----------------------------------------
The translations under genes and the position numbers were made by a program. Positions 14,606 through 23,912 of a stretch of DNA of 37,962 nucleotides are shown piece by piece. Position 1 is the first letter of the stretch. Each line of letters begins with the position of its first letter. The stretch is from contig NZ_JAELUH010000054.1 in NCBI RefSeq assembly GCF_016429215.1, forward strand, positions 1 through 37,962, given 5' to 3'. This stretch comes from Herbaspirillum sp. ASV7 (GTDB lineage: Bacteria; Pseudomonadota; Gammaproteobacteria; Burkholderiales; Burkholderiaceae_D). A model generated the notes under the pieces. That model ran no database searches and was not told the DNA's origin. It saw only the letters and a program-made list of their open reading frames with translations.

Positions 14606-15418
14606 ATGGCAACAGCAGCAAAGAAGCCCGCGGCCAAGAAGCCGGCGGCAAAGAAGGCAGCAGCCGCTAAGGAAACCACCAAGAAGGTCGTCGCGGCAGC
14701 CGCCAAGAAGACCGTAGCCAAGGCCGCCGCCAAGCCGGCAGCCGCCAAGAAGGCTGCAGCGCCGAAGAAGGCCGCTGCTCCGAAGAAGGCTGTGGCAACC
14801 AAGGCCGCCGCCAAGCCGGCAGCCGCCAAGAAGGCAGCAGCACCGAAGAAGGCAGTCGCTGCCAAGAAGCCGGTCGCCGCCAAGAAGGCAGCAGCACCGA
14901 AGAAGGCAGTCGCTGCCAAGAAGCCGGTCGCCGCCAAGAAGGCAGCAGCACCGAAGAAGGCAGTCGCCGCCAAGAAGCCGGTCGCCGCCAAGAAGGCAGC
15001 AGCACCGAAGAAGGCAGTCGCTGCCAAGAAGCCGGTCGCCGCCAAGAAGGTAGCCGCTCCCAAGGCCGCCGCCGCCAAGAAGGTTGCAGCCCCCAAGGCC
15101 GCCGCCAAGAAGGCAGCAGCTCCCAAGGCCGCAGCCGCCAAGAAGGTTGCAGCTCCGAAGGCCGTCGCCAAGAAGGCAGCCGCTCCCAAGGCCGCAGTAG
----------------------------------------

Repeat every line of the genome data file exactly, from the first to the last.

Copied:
The translations under genes and the position numbers were made by a program. Positions 14,606 through 23,912 of a stretch of DNA of 37,962 nucleotides are shown piece by piece. Position 1 is the first letter of the stretch. Each line of letters begins with the position of its first letter. The stretch is from contig NZ_JAELUH010000054.1 in NCBI RefSeq assembly GCF_016429215.1, forward strand, positions 1 through 37,962, given 5' to 3'. This stretch comes from Herbaspirillum sp. ASV7 (GTDB lineage: Bacteria; Pseudomonadota; Gammaproteobacteria; Burkholderiales; Burkholderiaceae_D). A model generated the notes under the pieces. That model ran no database searches and was not told the DNA's origin. It saw only the letters and a program-made list of their open reading frames with translations.

Positions 14606-15418
14606 ATGGCAACAGCAGCAAAGAAGCCCGCGGCCAAGAAGCCGGCGGCAAAGAAGGCAGCAGCCGCTAAGGAAACCACCAAGAAGGTCGTCGCGGCAGC
14701 CGCCAAGAAGACCGTAGCCAAGGCCGCCGCCAAGCCGGCAGCCGCCAAGAAGGCTGCAGCGCCGAAGAAGGCCGCTGCTCCGAAGAAGGCTGTGGCAACC
14801 AAGGCCGCCGCCAAGCCGGCAGCCGCCAAGAAGGCAGCAGCACCGAAGAAGGCAGTCGCTGCCAAGAAGCCGGTCGCCGCCAAGAAGGCAGCAGCACCGA
14901 AGAAGGCAGTCGCTGCCAAGAAGCCGGTCGCCGCCAAGAAGGCAGCAGCACCGAAGAAGGCAGTCGCCGCCAAGAAGCCGGTCGCCGCCAAGAAGGCAGC
15001 AGCACCGAAGAAGGCAGTCGCTGCCAAGAAGCCGGTCGCCGCCAAGAAGGTAGCCGCTCCCAAGGCCGCCGCCGCCAAGAAGGTTGCAGCCCCCAAGGCC
15101 GCCGCCAAGAAGGCAGCAGCTCCCAAGGCCGCAGCCGCCAAGAAGGTTGCAGCTCCGAAGGCCGTCGCCAAGAAGGCAGCCGCTCCCAAGGCCGCAGTAG